Q. What tips do you have for those joining our exhibitor family?

  • Get your product out there, advertising is so important. You need to make sure your site looks attractive and attracts patrons to you.
  • Take a site that is suitable for your business, not what you think you need, pay attention to sites if they are too small or too big. We are lucky that the team at Ultimate Women’s Weekend has opportunities for different sized sites so
  • In Expo’s, the flow of people can drop off a little bit on specific parts of the day. Friday’s in general are quieter (if you are doing a three day show). Don’t be discouraged by this! Some of my best sales are made in the afternoon! It is NOT about quantity, its about Quality of people. I’ve made more money at Ultimate Women’s Weekend than I have at some busier, larger, well known expos with 1000x more people. Trust the system!

Q. Off subject a little - we are so impressed by your success in opening a small business & doing so well, tell us what advice would you give other small business owners?

  • Just go for it!
  • I personally think the best way to get product out there is to go to expos
  • Regional audience support things better so don’t be afraid to go out there.
  • Never be scared of putting your prices up for quality, some patrons just believe cheap is nasty, and whilst we know thats not necessarily true, it can alter the perceptions of the public.
By Penny O'Sullivan 08 Nov, 2017
Ultimate Women’s Weekend: Lifestyle and Wellbeing Expo
Where:   Exhibition Park, Mitchell
When:   29 & 30 July, 10 am – 5 pm
The Ultimate Women’s Weekend is both a fun lifestyle and wellbeing expo aimed at women — but, of course, open to men as well — and a social enterprise focused on combating domestic violence through education and financial support. The enterprise travels across Australia putting on expos which feature between 40–100 stalls of small businesses and workshops, seminars, cooking classes and pampering opportunities. Stallholders are encouraged to offer an experience for visitors rather than just exhibit. All profits from the event will be donated to the local refuge, Beryl Women Inc. For more information and a run down of what will be happening at the expo, check out the website   here . Sounds like a good excuse to get the girls together.
By Penny O'Sullivan 08 Nov, 2017

July 30, 2017 •  Words Matter

This weekend was a hive of small business activity in Canberra, with the Ultimate Women’s Expo hitting Canberra, in addition to the Etsy Market, Pialligo Estate Farm Gate Market and our lovely neighbour Queanbeyan’s Christmas in July Market.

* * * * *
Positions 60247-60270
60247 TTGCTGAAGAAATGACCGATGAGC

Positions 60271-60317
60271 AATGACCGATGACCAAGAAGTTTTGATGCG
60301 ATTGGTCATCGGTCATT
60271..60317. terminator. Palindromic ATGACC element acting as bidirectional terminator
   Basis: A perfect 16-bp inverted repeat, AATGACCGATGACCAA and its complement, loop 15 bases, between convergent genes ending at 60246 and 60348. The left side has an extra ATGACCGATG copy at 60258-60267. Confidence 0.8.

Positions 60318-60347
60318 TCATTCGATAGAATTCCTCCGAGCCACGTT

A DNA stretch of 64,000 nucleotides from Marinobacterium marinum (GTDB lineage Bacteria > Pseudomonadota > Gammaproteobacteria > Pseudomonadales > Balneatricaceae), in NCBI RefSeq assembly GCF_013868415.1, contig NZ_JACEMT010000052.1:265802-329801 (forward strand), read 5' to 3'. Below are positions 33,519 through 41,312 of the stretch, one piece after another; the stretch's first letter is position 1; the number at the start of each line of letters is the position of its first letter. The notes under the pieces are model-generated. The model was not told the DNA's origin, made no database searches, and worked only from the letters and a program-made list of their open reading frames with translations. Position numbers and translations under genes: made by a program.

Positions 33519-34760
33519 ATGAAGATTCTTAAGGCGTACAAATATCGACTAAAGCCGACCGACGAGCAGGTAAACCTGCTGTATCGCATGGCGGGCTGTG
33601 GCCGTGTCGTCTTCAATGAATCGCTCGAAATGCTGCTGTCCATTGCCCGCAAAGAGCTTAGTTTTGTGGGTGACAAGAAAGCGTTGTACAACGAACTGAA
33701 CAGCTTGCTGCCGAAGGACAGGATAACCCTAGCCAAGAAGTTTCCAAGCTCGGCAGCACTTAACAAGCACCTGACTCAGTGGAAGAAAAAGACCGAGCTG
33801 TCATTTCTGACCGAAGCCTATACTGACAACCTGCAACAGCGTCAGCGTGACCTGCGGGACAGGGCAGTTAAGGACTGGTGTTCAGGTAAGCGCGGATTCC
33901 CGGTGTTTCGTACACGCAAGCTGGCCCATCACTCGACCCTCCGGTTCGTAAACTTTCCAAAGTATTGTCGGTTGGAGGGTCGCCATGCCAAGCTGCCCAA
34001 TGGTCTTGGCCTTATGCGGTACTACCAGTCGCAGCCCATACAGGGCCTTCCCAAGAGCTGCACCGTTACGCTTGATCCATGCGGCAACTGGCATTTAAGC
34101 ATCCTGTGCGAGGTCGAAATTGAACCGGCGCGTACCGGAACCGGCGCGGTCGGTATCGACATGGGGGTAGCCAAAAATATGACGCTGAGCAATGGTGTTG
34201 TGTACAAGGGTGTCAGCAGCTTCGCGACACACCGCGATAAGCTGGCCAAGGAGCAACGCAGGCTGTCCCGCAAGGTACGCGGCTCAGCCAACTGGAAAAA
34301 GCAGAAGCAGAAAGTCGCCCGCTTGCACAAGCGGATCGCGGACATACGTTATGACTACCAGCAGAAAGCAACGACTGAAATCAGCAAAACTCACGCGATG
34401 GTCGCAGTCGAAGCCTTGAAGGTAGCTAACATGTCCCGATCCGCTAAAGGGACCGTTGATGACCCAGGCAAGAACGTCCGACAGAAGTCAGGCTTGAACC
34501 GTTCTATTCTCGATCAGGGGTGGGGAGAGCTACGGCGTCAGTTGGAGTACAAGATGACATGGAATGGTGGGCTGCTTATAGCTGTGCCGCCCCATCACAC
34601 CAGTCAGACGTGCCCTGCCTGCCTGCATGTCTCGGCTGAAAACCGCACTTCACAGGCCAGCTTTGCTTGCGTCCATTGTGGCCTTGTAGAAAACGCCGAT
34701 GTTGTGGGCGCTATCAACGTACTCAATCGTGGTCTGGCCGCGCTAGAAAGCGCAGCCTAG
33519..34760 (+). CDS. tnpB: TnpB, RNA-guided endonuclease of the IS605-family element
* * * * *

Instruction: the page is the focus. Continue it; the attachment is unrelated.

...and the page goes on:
These events always remind me how wonderful our business community here in Canberra (and across the surrounding regions) is. They have real and friendly conversations designed to lift each other up, and they often recommend would-be competitors if their wears don’t quite suit the customer they have in front of them.

There's always enough wine to go around, that's why the Pop Inn collaborate with businesses and events across the region.

 With their words framed for collaboration, not competition, each small business can have its own success at these events—much more success than can occur when customers hear businesses in competitive mode, turning most people off and creating a negative vibe.

 While I was humbled and proud of the collaborative behaviour my business friends and others showed at these events, unfortunately, in my weekend event hoping, I still overheard words of competition, which always puts a small downer on the event when it’s overheard.

The collaborative Mums's Exercise Group directors at the Ultimate Women's Expo.

 In a world full of harsh words and sharp tongues, we can sometimes become immune to the ‘bitching’ we overhear. Sometimes I wish I was immune, but while I can rise above it, it still makes me sad that some small business owners are looking to compete unfairly with their peers, rather that look to support them and let the collaboration and support circuit help them gain more business.

 Words like ‘their products are crap, ours are much better’ or ‘they’re new, we’re much better because we’ve been around longer’ or ‘we’re so much cheaper’ do not create a fair playground. As a business owner, these phrases are petty and not relevant. If you want to sell your product and services, spruik the awesome-ness of your product and use it to gain customers. Don’t put someone else and their products or services down thinking this is good promotion.

You don't have to have the same eggs in one basket.